Goodwood Revival

Misty Madgwick Trophy honours went to Andy Newall’s 23B after a penalty demoted the winner on the road Joe Twyman (Elva MK7) to fifth place Photo Eric Sawyer

New Winners at Goodwood Extravaganza

Marcus Pye Reports

Maiden Goodwood Revival race victories for Joe Macari, Calum Lockie, Andy Newall, Malcolm Harrison, Rob Huff, Richard Woolmer, Andrew Hibberd and Nick Fennell took the annual event’s roll of honour past the 150 mark (excluding heats) in its 19th edition on September 9-11. Anchored by nine-time Le Mans 24 Hours winner Tom Kristensen, South London Ferrari specialist Macari’s success in the new programme-opening Kinrara Trophy Pre-1963 GT enduro set the standard.

From the moment the callipygian grid girls strode out, lollipops akimbo, to greet Friday evening’s gladiators to Sunday’s extraordinary Gulf-like blue and orange sunset over the neighbouring city of Chichester, the action bombarded the sell-out audience’s senses. As Goodwood’s modern era surpassed the duration of its 1948-‘66 original, more than 150,000 people flocked to the former RAF Westhampnett World War 2 aerodrome for another incomparable sporting and lifestyle weekend.

Fifty years on from its sudden closure, Goodwood celebrated all things 1966, most notably Jack Brabham’s third Formula 1 World Championship and football’s World Cup final between host nation England and Germany in July ‘66, and its effect on Britons.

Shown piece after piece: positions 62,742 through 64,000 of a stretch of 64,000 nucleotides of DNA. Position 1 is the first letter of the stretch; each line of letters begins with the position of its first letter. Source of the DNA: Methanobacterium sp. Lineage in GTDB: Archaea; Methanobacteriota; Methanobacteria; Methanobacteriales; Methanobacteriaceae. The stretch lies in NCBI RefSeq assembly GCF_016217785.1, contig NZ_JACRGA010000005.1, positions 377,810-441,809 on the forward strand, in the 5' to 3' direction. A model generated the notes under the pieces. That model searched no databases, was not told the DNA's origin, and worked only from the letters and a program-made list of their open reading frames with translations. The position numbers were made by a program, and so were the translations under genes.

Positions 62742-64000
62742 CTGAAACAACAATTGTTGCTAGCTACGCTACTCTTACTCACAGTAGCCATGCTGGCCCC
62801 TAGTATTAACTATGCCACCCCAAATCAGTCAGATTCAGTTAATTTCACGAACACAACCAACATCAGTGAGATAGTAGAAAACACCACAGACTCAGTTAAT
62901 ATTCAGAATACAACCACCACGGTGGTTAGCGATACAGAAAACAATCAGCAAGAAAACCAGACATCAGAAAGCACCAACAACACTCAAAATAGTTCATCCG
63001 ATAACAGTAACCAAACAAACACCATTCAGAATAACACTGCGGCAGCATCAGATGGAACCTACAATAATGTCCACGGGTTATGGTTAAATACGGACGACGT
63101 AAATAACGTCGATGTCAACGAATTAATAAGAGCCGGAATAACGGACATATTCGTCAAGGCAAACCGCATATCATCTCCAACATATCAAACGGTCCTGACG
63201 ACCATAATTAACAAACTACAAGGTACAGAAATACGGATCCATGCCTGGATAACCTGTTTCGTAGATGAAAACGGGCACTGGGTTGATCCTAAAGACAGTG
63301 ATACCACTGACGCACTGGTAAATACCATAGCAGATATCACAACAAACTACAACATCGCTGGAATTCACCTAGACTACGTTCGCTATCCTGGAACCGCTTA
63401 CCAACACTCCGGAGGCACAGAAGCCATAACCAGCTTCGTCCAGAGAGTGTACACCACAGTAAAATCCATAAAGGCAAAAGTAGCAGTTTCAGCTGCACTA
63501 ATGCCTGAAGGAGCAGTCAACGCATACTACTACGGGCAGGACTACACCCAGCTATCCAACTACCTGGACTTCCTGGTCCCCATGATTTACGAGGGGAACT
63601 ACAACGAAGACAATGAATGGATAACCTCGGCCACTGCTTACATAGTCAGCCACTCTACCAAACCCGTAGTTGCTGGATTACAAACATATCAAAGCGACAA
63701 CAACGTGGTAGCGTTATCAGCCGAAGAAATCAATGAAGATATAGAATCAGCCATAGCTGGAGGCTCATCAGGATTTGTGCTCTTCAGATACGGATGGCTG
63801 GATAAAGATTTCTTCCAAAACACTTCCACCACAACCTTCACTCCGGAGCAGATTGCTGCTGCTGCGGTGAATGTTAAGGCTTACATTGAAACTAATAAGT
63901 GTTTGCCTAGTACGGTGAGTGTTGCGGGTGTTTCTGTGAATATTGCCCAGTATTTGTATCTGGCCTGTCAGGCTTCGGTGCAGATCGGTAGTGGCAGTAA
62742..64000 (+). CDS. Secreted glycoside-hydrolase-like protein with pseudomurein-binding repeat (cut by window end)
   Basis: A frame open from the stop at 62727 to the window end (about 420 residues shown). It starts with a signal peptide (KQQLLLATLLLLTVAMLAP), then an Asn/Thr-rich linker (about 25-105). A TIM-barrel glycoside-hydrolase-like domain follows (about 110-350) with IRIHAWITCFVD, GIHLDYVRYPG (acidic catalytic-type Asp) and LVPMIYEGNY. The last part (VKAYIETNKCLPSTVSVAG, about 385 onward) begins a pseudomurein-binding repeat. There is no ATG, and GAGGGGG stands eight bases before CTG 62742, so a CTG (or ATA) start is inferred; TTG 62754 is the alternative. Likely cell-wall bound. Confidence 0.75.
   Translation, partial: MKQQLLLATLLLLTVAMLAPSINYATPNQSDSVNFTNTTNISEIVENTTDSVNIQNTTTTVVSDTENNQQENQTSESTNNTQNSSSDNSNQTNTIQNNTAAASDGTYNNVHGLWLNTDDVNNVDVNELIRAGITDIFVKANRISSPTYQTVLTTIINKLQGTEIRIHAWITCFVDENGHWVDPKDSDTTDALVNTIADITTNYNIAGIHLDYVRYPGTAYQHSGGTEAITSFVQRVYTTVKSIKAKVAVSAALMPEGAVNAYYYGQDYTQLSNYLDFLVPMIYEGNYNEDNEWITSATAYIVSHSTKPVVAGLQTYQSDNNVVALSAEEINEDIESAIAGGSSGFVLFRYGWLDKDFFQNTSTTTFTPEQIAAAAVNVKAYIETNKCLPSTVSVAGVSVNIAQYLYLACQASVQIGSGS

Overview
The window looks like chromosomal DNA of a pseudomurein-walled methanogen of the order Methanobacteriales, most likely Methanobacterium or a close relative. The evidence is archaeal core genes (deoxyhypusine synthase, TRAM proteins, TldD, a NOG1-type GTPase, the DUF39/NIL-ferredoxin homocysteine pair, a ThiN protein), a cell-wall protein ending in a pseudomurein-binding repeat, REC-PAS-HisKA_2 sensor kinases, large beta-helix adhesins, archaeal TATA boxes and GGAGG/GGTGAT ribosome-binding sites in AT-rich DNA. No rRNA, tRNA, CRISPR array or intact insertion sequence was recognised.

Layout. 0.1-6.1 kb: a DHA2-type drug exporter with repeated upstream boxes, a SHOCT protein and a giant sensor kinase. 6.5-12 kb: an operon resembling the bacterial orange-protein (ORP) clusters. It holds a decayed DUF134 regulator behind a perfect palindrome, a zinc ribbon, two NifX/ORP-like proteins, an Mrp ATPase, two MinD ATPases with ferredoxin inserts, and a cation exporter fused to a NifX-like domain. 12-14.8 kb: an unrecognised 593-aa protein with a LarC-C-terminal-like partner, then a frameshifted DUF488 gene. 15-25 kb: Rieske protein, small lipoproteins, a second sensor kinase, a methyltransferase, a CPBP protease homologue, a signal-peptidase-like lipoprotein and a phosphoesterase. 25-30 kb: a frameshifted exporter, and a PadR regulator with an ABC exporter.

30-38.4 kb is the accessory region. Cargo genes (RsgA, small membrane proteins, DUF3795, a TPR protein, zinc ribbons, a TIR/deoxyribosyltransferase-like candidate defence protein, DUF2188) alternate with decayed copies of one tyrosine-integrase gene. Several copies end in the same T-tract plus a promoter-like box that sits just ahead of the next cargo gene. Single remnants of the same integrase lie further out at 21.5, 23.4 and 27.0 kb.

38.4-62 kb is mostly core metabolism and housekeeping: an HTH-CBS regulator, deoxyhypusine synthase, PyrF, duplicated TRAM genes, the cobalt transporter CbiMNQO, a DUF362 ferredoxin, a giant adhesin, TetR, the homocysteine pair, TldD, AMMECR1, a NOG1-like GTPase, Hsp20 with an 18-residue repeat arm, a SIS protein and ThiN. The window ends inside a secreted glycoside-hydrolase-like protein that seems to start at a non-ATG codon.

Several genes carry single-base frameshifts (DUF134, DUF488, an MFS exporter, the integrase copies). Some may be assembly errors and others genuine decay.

This year GT feature races were split into Pre-’66 (Tourist Trophy Tribute) and the Kinrara Trophy for Pre-’63 GT cars, and in the meeting-opening latter, a last-minute substitute for multiple British Touring Car champion Jason Plato demonstrated his driving gift by qualifying Joe Macari’s silver Ferrari 250 GTB/C on pole in less than 10 laps. It wasn’t that the opposition was a pushover, for former Formula Palmer Audi champion Adrian Willmott was barely a second adrift in Tom Alexander’s Aston Martin DB4GT, with the next half-dozen, comprising the DB4 GTs of Wolfgang Friedrichs/Simon Hadfield and Ian Dalglish/Roger Wills, James Cottingham/Andrew Smith and Rob Hall/Katarina Kyvalova in Jaguar E-types, the Halusa brothers’ Ferrari 250 GT ‘Breadvan’ and the AC Cobra of Martin Hunt/Patrick Blakeney-Edwards blanketed by 0.6s.

Screen Shot 2016 10 03 at 17.21.52Start of the RAC TT Celebration Race

Sunday afternoon’s Royal Automobile Club Tourist Trophy Celebration for Pre-‘66 closed-cockpit GT cars, traditionally the weekend’s ‘biggie,’ saw another Jaguar E-type versus AC Cobra slugfest between last year’s winners Chris Ward/Gordon Shedden and 2014 victors David Hart/Giedo van der Garde. The safety car was brought into play once more and influenced the race’s shape after Graham Hill’s 1963-winning Ferrari GTO, rebodied for ‘64, was despatched into the Lavant gravel trap by Bill Shepherd’s AC Cobra. Ferrari driver Joe Bamford had every right to be disgruntled after a strong opening stint.

The last car you need on an ultra high-speed circuit in heavy rain is a powerful V8-engined sports prototype of the Pre-‘66 era (when they unsurprisingly lapped far faster than 1500cc Grand Prix cars), and even then a Lotus 30 wouldn’t be high on most wish lists, thus the bravado of Tiff Needell, Belgium’s Anthony Scrauwen and Portugal’s Joao Paulo Campos Costa in a trio of the Ford-engined beasts brought respect in the Whitsun Trophy event, while in the Freddie March Memorial Trophy race for the earlier prototypes, Rob Hall’s skills brought Peter Collins and Pat Griffith’s ‘52 race-winning Aston Martin DB3 (long owned by Martin Melling) up to challenge Richard Woolmer in the unique HWM-Cadillac, which was not ready for its planned debut here in the mid-‘50s.